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Explore China’s History with the Silk Road Tour

The Silk Road is an ancient network of trade routes that were developed during the Han Dynasty. This route linked trade in Asia, Europe and Africa.

While a broad selection of merchandise traversed the Silk Road, the name is derived from Rome and the Western World’s fascination with Chinese silk. Gunpowder and paper, both invented by the Chinese, had a more significant worldwide impact. This route also saw abundant spice trade, which defined many cultural cuisines.

Most importantly, the Silk Road helped the world exchange cultures. Religion, art, language, philosophy, technology, architecture and science were all exchanged as merchants traveled country to country. When the Byzantine Empire destroyed the Silk Road, merchants were forced to peddle their goods via other means, which is how sea trade came to be popular.

ChinaTour.com offers the experience of a lifetime on their 18-Day Silk Road and Hexi Corridor Tour. On this unforgettable tour, you’ll experience and be immersed in Chinese culture, as well as surrounded by historical sites.

Xian

Ancient tower at dusk in Xian city wall, China

Xian is more than 3,000 years old. As the capital for 1,000 years, a total of 73 emperors ruled from Xian. It served as the capital for many dynasties, including the Zhou, Qin, Han, Sui and Tang. As the terminal for the eastern portion of the Silk Road, traders brought goods and ideas back from native countries. It is also home to the famous Terracotta Warriors, which are a must-see site in China.

Xining

Mountain range around Xining, China Gansu province, the Himalayas in the background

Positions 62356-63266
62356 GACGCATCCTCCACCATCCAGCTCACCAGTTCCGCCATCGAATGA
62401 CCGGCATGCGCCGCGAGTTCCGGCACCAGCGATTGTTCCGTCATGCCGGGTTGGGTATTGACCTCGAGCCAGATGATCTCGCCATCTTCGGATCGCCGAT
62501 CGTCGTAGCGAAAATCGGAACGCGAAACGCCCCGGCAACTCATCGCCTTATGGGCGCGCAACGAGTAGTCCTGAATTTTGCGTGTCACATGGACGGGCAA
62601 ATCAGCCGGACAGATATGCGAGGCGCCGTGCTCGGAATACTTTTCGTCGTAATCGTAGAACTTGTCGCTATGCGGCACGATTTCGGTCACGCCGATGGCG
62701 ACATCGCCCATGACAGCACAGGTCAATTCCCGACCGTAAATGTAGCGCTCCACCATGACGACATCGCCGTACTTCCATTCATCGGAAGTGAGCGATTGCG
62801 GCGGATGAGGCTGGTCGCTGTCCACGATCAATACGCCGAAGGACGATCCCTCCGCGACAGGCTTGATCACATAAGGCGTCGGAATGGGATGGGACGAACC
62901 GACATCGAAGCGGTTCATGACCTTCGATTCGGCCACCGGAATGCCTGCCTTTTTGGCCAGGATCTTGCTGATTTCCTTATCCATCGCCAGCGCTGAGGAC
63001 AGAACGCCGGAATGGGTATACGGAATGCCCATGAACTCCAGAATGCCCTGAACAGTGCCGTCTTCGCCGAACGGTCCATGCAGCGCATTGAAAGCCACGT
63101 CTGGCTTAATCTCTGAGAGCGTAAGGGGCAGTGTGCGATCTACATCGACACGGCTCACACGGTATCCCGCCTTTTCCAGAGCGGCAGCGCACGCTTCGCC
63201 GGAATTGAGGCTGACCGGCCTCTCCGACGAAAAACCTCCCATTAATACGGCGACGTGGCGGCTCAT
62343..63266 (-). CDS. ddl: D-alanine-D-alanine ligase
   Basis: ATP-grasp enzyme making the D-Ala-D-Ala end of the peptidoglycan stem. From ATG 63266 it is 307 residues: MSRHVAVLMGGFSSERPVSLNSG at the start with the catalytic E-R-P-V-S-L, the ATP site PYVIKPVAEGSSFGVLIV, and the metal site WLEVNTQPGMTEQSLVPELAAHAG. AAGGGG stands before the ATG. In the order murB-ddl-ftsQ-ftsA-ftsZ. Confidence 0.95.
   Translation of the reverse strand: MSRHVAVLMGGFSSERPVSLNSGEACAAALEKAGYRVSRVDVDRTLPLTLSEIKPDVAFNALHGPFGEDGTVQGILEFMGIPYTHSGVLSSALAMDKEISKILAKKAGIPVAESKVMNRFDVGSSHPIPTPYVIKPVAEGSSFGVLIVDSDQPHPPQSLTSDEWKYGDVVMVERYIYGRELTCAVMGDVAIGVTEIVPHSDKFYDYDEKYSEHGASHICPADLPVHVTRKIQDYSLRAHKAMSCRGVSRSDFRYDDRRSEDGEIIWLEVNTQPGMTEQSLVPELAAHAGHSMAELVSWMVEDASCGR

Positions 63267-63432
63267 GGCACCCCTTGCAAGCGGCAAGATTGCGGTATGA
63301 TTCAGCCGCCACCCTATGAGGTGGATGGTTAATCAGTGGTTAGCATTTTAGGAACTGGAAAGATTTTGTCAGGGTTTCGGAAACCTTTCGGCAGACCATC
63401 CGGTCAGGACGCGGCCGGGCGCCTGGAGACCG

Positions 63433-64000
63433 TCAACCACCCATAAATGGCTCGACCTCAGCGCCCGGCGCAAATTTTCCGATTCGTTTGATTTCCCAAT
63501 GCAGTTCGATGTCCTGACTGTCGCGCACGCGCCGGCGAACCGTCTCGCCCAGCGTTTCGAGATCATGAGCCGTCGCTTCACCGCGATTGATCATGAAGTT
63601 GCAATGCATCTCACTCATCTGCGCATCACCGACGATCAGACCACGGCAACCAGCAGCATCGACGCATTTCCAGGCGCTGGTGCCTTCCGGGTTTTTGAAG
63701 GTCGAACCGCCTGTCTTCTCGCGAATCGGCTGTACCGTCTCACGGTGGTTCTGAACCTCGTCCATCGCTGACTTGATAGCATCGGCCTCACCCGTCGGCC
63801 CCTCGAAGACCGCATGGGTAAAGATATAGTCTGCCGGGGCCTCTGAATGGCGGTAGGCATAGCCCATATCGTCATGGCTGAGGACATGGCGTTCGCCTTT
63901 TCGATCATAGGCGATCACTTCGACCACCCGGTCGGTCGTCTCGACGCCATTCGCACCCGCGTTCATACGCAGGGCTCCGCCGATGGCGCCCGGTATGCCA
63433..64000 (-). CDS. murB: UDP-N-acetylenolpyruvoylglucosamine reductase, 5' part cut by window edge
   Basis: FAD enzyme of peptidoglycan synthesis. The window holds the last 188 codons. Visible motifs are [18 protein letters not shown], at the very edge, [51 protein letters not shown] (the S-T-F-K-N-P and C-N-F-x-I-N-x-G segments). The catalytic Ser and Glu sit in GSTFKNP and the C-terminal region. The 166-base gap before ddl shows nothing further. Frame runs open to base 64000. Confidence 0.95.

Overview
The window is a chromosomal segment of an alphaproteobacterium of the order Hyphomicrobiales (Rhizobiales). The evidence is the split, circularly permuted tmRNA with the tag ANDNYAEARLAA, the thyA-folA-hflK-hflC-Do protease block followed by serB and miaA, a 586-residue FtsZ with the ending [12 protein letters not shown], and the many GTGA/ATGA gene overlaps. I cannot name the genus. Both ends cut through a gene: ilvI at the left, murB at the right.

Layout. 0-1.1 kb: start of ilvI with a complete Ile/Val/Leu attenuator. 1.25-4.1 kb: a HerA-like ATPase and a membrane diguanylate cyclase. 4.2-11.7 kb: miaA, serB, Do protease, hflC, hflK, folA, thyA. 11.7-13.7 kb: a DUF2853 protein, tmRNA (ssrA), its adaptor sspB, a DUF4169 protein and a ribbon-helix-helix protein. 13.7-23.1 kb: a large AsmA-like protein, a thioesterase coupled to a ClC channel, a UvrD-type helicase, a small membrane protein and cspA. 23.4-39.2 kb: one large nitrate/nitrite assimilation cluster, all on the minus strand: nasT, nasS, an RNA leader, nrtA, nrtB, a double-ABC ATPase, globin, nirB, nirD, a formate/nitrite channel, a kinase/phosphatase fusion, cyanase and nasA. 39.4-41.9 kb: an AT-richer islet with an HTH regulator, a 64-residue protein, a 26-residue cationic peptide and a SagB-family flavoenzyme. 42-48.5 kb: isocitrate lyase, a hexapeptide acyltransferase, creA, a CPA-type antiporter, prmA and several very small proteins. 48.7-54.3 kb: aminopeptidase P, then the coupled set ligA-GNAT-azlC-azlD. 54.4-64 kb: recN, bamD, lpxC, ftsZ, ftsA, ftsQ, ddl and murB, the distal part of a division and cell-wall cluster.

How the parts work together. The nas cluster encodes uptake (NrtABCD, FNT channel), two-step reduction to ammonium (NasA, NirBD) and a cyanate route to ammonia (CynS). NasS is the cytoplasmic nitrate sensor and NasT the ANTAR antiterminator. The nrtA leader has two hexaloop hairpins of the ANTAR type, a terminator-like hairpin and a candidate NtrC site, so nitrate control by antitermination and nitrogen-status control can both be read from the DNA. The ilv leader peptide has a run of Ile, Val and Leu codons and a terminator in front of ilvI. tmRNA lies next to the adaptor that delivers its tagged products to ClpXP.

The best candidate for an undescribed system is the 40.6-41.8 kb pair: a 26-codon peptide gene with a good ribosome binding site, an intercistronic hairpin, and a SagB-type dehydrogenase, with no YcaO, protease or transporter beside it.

Xining is the largest city on the Tibetan Plateau and was a significant hub for trade along the Northern Silk Road’s Hexi Corridor. This region has religious significance to both Buddhists and Muslims.

Lanzhou

Panoramic view of the downtown of Lanzhou (China)

The capital city of Gansu Province, the Yellow River runs through Lanzhou. In ancient times, the city was a key stop on the Silk Road. Today, it is a hub for the Silk Road Tourism Ring. It also highlights several other must-see sites, including the Maiji Caves, Bingling Temple Grottoes, Labrang Monastery and the Dunhuang Mogao Caves.

Zhangye

Danxia landform at sunset, Zhangye, Gansu, China

Formerly known as Ganzhou, this area is mentioned in Marco Polo’s “Travels” under Campichu, as he lived here for a year. This city was important on the Silk Road. There are many diverse sites to see in this region, including the Zhangye Danxis National Geological Park, Mati Temple and the Wenshu Monastery.

Dunhuang

Crescent Spring and Mingyue Pavilion in the morning, Dunhuang of China

Dunhuang is located in northwest China and has a very strategic location. It sits at the crossroads of two significant Silk Road trade routes. The city was one of the first Chinese cities to encounter western merchants. Additionally, it is the ancient site of Buddhist activity.

The city is also home to the Magao Caves, which features nearly 500 caves that are located in cliffs. These cliffs contain the single largest depository of the world’s historic documents along the Silk Roads, highlighting cultural, social, religious and commercial activities that took place in the first millennium.

To learn more about booking your Silk Road excursion, visit our website.

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